You can also revive when you die, sacrificing 5 minutes of quest time. I needed to a few times when fighting the great Eidolons of Final Fantasy, such as Ifrit and Shiva. I found that had plenty of time left over after finishing one of these hunts, so knowing I could revive once or twice and still have plenty of time to accomplish my goal was a great relief when I found myself low on health, magic, and curing items.
You can play with other people online or in local co-op over a Wi-Fi network. (In my experience, this was slow, but to be fair, my office’s network is also pretty pokey. It may not be the game’s fault.) And it’s fun to do so! But I got more enjoyment out of building a team of monsters to bring one my adventures.
When you kill foes, they can sometimes drop an atmalith. These are essentially the monster’s spirit, and you can bring them to the Monster Lab. For a fee, you can add it to the roster and bring it on your journeys. The monsters use their abilities in combat to help you, and they revive after a few minutes following their deaths. It’s also just cool to go out to explore with iconic Final Fantasy monsters at your side.
What you won’t like
3DS isn’t best platform for this
My hands just aren’t well suited to the New 3DS XL. I found using the L and R buttons to bring up different sets of abilities to be a bit tiresome after a while — and a bit painful after playing for an hour or longer.
I also didn’t care for bending down and looking at the screen. And I don’t know about you, but my right hand tends to fall asleep after extended periods of holding a 3DS. Putting this game on the 3DS, though, feels more like Nintendo is trying to reach its largest audience than doing what is best for the gameplay — and those playing it. And with many more people owning the 3DS than the Wii U, I get that. But this would be more enjoyable to play with a console controller instead of on a handheld.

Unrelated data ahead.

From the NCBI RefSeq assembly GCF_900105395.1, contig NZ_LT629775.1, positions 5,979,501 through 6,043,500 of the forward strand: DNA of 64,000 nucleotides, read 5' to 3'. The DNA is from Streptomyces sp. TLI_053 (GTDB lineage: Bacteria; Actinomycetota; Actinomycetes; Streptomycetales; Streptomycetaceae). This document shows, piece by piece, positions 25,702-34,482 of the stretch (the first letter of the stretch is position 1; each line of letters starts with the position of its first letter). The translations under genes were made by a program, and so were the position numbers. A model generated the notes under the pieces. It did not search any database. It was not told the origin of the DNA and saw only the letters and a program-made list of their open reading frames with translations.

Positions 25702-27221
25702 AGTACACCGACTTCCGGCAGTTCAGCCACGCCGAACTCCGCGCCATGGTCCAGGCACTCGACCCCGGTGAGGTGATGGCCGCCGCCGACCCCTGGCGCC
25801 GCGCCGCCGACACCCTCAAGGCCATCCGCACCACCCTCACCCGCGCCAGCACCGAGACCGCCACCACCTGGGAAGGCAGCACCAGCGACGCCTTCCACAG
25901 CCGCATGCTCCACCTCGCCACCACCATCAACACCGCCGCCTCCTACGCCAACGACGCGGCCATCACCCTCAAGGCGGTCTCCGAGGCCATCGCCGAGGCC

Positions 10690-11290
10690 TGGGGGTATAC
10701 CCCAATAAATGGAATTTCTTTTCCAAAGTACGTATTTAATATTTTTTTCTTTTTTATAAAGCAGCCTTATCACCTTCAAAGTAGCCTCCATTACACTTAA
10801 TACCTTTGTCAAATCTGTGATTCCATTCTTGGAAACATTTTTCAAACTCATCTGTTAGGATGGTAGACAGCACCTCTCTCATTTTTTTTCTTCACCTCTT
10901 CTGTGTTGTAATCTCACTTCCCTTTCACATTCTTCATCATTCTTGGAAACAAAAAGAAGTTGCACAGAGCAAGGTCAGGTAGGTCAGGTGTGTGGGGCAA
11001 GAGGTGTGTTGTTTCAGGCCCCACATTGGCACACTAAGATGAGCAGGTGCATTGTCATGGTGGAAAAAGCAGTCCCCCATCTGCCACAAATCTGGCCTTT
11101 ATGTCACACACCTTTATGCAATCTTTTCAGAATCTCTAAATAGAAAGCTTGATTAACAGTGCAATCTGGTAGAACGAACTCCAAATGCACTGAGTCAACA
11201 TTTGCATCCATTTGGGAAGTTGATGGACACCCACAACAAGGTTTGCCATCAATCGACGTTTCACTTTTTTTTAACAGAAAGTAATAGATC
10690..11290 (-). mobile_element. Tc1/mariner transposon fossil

I’ve been playing role-playing games for three decades. I know that the process of “get quest, explore, kill stuff, and go back to town” can get boring, even if the game is exciting and engaging.
But Final Fantasy Explorers has you redo some quests. It has logic behind it — after beating some of the early Eidolons, you have to fight them again to capture them, since that part comes after your initial encounters. But that’s not good game design. Don’t make me redo the same fights — just introduce the capture mechanic earlier.
And the quest structure — killing monsters, collecting items, crafting new abilities and gear — does get old after a while. I imagine groups of friends who play this together will enjoy Final Fantasy Explorers despite this and push through the tedium I found, eating pizza and other fun food and drink pop or beer. They’ll laugh and relive their close calls. But when playing solo, it gets boring after a while.
It doesn’t feel like Final Fantasy
Most important to me, even with classes and monsters from one of gaming’s most iconic series, Explorers doesn’t feel like Final Fantasy. Other spinoffs in the series do — Final Fantasy Tactics feels more like the franchise to me than even some of the mainline games. Explorers doesn’t have the grand storyline, the challenging boss battles, and the glorious art. It has the trappings of the series, but not its soul — and I missed these.
Final Fantasy Explorers is a kinder, gentler take on Monster Hunter, and it’s going to appeal to those who want to like that series — but don’t care for its opaqueness or its hardcore gamer leanings. Final Fantasy fans are going to love the fan service, too.
But some life-long players of the franchise may not feel like Explorers has enough Final Fantasy for them. It has a lot — and lets you customize much of it along the way — but it just doesn’t have that “magic feeling” I get when playing a Final Fantasy and knowing that game’s world is at stake.
At least it has Black Mages.
Final Fantasy Explorers is out January 26 for the Nintendo 3DS. The publisher gave GamesBeat a Collector’s Edition of the game, along with a standard edition, for the purposes of this review.